Better Than a Peek

February 03, 1958

One peek is better than two finesses" runs the cynical bridge adage—a mistaken appraisal that completely overlooks such factors as astigmatism and opponents who do not properly assort their cards.

Entirely aside from the question of ethics, most experts prefer opponents who hold their cards close to the chest. This is more than a matter of pride. The truth is that a good player would rather trust his insight than his eyesight. To clear up this seeming paradox and illustrate how much surer it is to see with the mind's eye, here's a hand with a history.

Opening lead: heart ace.

This deal was played in a tournament at a convention of bridge teachers. North and South were among the famous experts who had been invited to give the teachers the thrill of topflight competition. East and West were a pair of teachers whose bidding could be trusted to be exemplary, as indeed it was.

There is a fifth character in this little drama—the kibitzer, South's wife, seated at the South-East corner of the table.

After taking her ace of hearts, West led the 8. East won with the king and returned the jack, forcing South's queen, West and North discarding low spades. Obviously, if he lost the lead once more, declarer would be a dead duck; but he could make nine tricks and the game if he could bring home six tricks in clubs. So South led the club 9, agonized only briefly when West played low, and played the ace from dummy, causing East to lose her singleton king and her temper.

Turning upon the kibitzer, she accused: "You kicked him."

"I resent that," South retorted, full of ruffled dignity and injured pride, and his wife sat back to hear him defend her honor. She is still waiting.

"You must think I'm very naive," South continued heatedly.

"I hardly had to be kicked into knowing you had the king of clubs."

Indeed, it was more obvious than either a kick or a peek could have made it. West had already played the ace of hearts. She could not have held the king of clubs as well or she would have given no thought to passing her partner's opening bid. East simply had to have the king of clubs, and South's only chance to make his game was to find it unguarded.

Extra trick: Don't stop counting points when the bidding is over. Point count can be of considerable help even during the play. As in the foregoing hand, for example, a player who passes partner's opening bid of one in a suit cannot have as many as seven points.

When a player who passed initially turns up with an ace and two kings, you can be sure he does not have another ace, and it is most unlikely that he holds another king. If one—or even both—of these high cards is missing, you may assume they are in the other unseen hand.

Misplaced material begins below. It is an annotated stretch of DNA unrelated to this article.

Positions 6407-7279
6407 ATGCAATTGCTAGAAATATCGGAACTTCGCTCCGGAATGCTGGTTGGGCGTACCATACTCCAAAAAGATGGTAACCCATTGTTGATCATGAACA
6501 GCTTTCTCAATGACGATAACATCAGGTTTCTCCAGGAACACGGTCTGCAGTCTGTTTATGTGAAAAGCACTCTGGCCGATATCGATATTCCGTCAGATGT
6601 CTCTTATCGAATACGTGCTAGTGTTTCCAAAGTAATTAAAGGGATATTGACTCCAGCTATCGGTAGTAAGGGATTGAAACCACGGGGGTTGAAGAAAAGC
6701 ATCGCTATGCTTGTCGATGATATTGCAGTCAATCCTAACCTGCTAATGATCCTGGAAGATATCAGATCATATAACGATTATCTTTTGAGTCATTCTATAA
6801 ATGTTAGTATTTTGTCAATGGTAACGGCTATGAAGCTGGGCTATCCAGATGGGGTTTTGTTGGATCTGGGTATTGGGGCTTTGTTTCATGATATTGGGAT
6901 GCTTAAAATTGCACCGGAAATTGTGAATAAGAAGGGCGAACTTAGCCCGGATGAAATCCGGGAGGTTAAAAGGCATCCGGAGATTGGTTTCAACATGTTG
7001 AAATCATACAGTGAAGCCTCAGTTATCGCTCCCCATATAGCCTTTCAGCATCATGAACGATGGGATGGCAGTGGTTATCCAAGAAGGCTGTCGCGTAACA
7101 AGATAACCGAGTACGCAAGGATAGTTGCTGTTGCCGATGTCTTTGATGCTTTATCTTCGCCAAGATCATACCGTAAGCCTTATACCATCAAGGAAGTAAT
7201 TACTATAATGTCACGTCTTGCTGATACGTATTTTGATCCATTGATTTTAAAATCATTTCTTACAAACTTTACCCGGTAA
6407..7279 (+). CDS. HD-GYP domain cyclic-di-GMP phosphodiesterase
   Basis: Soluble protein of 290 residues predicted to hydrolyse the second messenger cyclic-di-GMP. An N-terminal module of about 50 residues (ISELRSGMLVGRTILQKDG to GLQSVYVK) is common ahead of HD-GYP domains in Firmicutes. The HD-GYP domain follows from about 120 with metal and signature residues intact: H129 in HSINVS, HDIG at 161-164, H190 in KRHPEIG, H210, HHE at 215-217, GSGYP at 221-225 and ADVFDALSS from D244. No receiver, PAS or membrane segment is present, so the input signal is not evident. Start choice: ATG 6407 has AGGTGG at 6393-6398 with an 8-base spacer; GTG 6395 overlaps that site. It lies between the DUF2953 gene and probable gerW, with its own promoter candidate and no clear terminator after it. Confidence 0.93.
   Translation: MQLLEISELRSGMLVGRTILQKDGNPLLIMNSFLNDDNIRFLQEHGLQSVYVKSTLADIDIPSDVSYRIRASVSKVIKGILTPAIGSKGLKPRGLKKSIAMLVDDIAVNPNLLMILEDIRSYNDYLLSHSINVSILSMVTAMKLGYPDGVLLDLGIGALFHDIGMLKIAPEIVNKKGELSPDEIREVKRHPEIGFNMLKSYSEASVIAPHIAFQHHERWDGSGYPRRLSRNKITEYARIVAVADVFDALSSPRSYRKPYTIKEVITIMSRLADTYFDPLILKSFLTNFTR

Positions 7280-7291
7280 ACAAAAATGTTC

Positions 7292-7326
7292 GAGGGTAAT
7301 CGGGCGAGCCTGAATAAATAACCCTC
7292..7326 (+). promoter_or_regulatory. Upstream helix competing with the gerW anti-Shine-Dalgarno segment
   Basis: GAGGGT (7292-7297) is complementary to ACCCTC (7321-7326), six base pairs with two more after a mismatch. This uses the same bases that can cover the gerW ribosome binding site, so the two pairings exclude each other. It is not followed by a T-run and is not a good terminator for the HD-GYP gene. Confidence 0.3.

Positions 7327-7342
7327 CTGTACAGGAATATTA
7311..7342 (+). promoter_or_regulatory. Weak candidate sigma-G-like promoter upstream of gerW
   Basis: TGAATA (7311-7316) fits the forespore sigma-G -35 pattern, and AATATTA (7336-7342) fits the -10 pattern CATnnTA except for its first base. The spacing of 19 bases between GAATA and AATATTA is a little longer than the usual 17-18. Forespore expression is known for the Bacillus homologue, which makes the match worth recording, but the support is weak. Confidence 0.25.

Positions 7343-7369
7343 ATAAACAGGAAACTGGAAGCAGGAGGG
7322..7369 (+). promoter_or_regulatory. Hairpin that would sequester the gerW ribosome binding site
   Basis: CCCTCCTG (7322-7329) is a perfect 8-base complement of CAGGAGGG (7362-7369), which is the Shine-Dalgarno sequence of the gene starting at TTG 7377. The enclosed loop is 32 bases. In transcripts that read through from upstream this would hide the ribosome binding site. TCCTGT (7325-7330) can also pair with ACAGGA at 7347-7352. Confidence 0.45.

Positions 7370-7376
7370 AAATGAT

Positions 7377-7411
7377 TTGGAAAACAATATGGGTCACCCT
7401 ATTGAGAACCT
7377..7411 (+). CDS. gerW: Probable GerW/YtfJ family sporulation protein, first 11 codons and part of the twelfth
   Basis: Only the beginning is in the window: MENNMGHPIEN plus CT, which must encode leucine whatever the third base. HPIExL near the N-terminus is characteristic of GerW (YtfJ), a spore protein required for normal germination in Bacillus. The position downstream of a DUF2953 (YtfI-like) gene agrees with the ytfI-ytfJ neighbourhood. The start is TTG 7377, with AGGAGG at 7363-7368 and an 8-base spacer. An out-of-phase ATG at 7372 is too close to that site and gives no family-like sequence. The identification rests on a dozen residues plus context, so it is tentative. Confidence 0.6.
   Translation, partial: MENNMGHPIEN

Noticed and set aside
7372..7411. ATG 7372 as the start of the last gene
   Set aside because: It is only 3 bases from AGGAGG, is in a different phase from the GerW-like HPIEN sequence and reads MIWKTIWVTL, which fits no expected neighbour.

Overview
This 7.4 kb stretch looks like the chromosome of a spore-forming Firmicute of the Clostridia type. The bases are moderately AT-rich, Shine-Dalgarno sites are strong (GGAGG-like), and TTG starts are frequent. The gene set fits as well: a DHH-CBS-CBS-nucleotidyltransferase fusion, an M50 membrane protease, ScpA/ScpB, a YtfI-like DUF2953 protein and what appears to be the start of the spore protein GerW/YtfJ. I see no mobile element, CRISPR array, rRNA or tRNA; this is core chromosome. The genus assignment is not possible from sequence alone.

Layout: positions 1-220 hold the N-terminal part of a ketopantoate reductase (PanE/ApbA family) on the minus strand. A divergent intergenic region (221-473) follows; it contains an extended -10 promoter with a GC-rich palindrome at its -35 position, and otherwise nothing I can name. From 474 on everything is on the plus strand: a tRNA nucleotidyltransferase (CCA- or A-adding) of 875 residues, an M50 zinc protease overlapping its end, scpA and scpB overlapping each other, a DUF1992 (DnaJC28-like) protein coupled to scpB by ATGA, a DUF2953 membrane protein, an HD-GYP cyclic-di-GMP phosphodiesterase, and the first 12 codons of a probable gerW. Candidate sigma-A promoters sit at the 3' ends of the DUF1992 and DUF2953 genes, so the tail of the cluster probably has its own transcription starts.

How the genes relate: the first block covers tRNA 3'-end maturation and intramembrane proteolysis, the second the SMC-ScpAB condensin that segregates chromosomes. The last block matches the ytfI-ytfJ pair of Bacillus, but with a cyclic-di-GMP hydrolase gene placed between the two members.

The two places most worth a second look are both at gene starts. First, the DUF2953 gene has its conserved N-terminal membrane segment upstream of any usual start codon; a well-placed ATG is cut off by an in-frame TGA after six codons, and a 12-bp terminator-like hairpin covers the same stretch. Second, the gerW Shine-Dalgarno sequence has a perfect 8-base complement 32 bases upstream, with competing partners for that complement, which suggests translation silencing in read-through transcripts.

If declarer's opening bid was one no trump, count his points and at some point in the play you will know exactly what else he has and what your partner must have. If he bid correctly, his hand includes not less than 16 points and not more than 18. Thus, if you know 15 of his points, he cannot have a missing ace; if you know 16, he cannot have another king. You may play your defense as confidently as if you actually saw these missing cards in your partner's hand.

PHOTO ILLUSTRATION

BOTH VULNERABLE EAST DEALER

NORTH

[10 of Spades]
[9 of Spades]
[5 of Spades]
[7 of Hearts]
[2 of Hearts]
[Ace of Clubs]
[Queen of Clubs]
[Jack of Clubs]
[10 of Clubs]
[6 of Clubs]
[5 of Clubs]
[King of Diamonds]
[7 of Diamonds]

WEST

[8 of Spades]
[7 of Spades]
[3 of Spades]
[2 of Spades]
[Ace of Hearts]
[8 of Hearts]
[8 of Clubs]
[7 of Clubs]
[3 of Clubs]
[2 of Clubs]
[8 of Diamonds]
[5 of Diamonds]
[4 of Diamonds]

SOUTH

[King of Spades]
[Queen of Spades]
[4 of Spades]
[Queen of Hearts]
[9 of Hearts]
[5 of Hearts]
[4 of Hearts]
[9 of Clubs]
[4 of Clubs]
[Ace of Diamonds]
[10 of Diamonds]
[9 of Diamonds]
[2 of Diamonds]

EAST
[Ace of Spades]
[Jack of Spades]
[6 of Spades]
[King of Hearts]
[Jack of Hearts]
[10 of Hearts]
[6 of Hearts]
[3 of Hearts]
[King of Clubs]
[Queen of Diamonds]
[Jack of Diamonds]
[6 of Diamonds]
[3 of Diamonds]

The bidding:

EAST

1 [Heart]
Pass
Pass

SOUTH

Pass
2 no trump
Pass

WEST

Pass
Pass
Pass

NORTH

2 [Club]
3 no trump

HOLE YARDS PAR R1 R2 R3 R4
OUT
HOLE YARDS PAR R1 R2 R3 R4
IN
Eagle (-2)
Birdie (-1)
Bogey (+1)
Double Bogey (+2)